- Merlin: Inverted in the finale when Arthur is dying and Merlin confesses to him that he is a sorcerer.
- The Professionals. The episode "Everest Was Also Conquered" starts with the former head of MI6 saying "I killed Suzie Carter" on his deathbed. Suzie Carter was a witness at a 1953 corruption inquiry who supposedly committed suicide. This causes a series of murders as the other conspirators race to cover up their involvement.
- After a criminal on Death Row has his final appeal rejected, he calmly confesses to a bunch of other murders, revealing that he is, in fact, a Serial Killer.
- Played for Black Comedy when Shirley Bellinger tells Warden Glynn that the guard leading her off to be executed has been "coming into my cell every night and fucking me."
- Taggart. In "Forbidden Fruit" a doctor decides to drown himself after being exposed as a fraud. His wife sees the overturned boat and rushes into the house to call for help, only to find him inside dripping wet. Things probably would have worked out if he hadn't forgotten about the written confession he left behind, in which he confessed to murdering the Victim of the Week.
- In the TV adaptation of Nostromo, the title character after being fatally shot is about to confess that he'd stolen a boatload of silver but Lady Gould hushes him, as Nostromo has always taken pride in his incorruptible reputation.
Lady Gould: It was lost at sea.
- Played for laughs on Quark. Before beaming down to a planet on an apparent suicide mission, Captain Quark asks his identical Bridge Bunnies to finally tell him which one is really the clone. As usual they each point at the other. "She is!"
- In Game of Thrones, right after Olenna Tyrell poisoned herself on Jaime's orders, she confesses to Jaime that she was the one to poison Joffrey, Cersei and Jaime's son/nephew, and demanded that Jaime tells Cersei she confessed. Fans quickly declared this a Dying Moment of Awesome.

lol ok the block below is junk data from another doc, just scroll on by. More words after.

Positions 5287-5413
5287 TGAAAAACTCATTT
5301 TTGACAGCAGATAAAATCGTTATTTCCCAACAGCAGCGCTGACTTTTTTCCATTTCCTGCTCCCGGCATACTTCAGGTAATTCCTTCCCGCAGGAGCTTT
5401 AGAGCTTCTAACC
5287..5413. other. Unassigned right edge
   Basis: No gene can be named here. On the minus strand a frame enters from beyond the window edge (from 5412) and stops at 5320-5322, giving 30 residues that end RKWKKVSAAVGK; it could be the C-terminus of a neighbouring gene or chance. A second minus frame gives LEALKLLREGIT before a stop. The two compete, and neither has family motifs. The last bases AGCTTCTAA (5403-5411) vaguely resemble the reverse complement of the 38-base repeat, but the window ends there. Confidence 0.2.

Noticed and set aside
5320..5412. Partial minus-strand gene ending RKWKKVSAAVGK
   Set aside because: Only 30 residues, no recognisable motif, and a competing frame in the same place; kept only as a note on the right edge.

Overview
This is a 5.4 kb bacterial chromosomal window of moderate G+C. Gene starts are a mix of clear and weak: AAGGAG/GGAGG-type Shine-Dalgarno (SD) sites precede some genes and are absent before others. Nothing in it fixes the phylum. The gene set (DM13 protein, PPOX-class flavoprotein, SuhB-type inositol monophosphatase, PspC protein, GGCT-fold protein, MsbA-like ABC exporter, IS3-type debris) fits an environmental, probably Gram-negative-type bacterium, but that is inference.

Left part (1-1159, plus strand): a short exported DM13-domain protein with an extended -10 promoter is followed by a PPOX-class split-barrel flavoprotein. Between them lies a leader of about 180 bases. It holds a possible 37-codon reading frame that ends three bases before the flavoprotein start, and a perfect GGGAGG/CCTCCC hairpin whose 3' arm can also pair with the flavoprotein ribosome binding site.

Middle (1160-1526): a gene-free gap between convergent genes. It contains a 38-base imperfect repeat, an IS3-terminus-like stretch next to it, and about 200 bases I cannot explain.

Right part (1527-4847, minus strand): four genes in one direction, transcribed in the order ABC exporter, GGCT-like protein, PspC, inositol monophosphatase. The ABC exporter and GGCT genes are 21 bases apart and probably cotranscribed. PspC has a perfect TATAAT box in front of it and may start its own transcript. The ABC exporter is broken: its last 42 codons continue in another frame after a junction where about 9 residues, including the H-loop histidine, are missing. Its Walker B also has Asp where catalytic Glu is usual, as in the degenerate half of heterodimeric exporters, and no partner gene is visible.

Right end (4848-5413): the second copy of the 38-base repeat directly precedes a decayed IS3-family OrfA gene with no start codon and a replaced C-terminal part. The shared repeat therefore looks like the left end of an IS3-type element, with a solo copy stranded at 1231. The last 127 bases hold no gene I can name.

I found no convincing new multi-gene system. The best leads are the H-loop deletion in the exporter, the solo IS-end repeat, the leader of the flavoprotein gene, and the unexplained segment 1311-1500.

- One episode of Murphy's Law had the plot kicked off by an unusual variant. An old man serving a life sentence collapsed of a heart attack, and before he died he was able to whisper to the prison chaplain that he hadn't committed one of the murders he was sent to prison for. Since it was literally the last words the man spoke before he died there was no reason to believe he was lying, so Murphy gets the unenviable task of finding the real killer.
- In Catholicism, the faithful are instructed to confess their sins to a Priest so that they can be granted absolution and so their soul can be unburdened by sin note . Catholics who are in very poor health or who are dying are highly encouraged to make a confession so can go to Heaven when they die. If someone has a serious sin on his conscience then a deathbed confession can be a Last-Second Chance to save his soul.
- Saul Karath in Knights of the Old Republic uses his last words to undermine Carth's fragile trust in his companions by letting him know his Heterosexual Life-Partner (if you're playing male) or Love Interest (if playing female) is Revan. Nastier because Saul was the one who broke Carth's ability to trust in the first place...
- Soap in Modern Warfare 3 reveals to Price that Makarov knows Yuri before he dies.
- Super Kami Guru tries making one of these when he thinks he's dying in Dragon Ball Z Abridged confessing that he had instigated the genocide of the albino Namekians to cover up the fact that he had drunk the entire water supply. Then it turns out he wasn't dying after all. The Namekians soon change that.
- Batman obtains one from a dying criminal that relates to his parents' murder near the beginning of the Batman: The Brave and the Bold episode "Chill of the Night". He does by posing as a priest performing the last rites, and the episode makes no effort to hide the questionable morality of such an act * (it's an early clue that Batman's quest for vengeance is leading him toward a slippery slope).
- In The Simpsons "Forgive and Regret", Abe Simpson suffers an accident and thinks he's going to die. He confesses to Homer that he threw the pie recipes and advice to Homer that his mother Mona left for him over a cliff. Abe, however, recovers, meaning he gets to live to face the anger Homer and the rest of the family feel over this revelation. Abe eventually comes to the conclusion that deathbed confessions don't actually help much since they don't actually undo the bad deed. So he risks his life to try and recover the recipes he threw over that cliff years ago.